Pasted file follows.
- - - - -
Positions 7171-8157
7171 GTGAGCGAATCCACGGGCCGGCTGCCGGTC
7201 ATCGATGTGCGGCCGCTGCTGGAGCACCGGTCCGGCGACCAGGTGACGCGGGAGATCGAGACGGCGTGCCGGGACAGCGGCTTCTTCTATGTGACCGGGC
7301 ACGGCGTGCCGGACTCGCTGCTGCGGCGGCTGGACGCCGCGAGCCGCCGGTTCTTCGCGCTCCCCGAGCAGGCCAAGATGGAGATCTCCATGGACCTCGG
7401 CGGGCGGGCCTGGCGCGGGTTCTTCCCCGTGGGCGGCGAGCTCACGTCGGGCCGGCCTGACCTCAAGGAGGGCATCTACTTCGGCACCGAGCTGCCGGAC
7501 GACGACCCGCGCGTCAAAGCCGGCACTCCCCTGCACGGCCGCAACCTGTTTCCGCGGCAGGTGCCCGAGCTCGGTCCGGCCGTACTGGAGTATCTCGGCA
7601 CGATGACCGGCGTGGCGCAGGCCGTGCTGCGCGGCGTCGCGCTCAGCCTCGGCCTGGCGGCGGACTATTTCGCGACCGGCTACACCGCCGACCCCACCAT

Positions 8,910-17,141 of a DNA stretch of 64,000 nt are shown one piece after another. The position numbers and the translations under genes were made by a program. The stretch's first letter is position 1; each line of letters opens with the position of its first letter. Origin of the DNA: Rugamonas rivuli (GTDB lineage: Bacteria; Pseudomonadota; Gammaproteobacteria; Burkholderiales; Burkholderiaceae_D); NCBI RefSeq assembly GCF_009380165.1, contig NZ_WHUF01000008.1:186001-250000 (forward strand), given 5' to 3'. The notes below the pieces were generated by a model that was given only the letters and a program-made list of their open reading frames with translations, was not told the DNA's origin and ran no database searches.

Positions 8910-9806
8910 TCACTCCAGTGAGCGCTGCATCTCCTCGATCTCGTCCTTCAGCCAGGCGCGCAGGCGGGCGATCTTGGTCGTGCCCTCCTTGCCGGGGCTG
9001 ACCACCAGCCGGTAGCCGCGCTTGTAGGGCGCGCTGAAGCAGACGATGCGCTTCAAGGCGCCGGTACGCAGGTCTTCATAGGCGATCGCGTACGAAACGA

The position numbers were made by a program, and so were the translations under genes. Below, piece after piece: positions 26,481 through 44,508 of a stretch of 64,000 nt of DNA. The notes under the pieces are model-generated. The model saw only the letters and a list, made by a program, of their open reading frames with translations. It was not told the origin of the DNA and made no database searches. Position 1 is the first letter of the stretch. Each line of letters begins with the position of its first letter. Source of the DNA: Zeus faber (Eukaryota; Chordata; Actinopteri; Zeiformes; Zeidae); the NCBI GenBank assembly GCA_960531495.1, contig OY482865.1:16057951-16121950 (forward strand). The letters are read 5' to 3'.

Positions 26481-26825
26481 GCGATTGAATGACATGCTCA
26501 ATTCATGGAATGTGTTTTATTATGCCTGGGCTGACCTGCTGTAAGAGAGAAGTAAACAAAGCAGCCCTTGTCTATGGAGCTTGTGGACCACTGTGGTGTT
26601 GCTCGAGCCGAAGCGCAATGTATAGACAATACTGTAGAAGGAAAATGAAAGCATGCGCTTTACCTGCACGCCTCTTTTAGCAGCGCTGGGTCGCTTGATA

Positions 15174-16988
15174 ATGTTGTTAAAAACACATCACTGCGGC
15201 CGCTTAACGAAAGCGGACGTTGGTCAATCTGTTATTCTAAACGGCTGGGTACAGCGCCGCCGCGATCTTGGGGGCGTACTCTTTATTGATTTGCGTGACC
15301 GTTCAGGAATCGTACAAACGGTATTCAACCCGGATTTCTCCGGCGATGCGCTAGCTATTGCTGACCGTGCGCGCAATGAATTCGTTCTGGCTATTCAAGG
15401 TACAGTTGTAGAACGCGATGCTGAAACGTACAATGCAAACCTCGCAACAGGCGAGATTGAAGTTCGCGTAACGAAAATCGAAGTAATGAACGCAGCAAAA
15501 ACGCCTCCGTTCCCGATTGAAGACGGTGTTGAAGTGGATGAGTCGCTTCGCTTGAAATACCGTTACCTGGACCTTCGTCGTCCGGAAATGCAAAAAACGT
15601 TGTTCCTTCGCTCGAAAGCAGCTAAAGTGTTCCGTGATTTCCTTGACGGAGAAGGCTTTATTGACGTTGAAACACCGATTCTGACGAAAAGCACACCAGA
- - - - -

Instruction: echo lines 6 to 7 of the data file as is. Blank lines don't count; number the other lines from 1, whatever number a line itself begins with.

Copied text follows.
7501 GACGACCCGCGCGTCAAAGCCGGCACTCCCCTGCACGGCCGCAACCTGTTTCCGCGGCAGGTGCCCGAGCTCGGTCCGGCCGTACTGGAGTATCTCGGCA
7601 CGATGACCGGCGTGGCGCAGGCCGTGCTGCGCGGCGTCGCGCTCAGCCTCGGCCTGGCGGCGGACTATTTCGCGACCGGCTACACCGCCGACCCCACCAT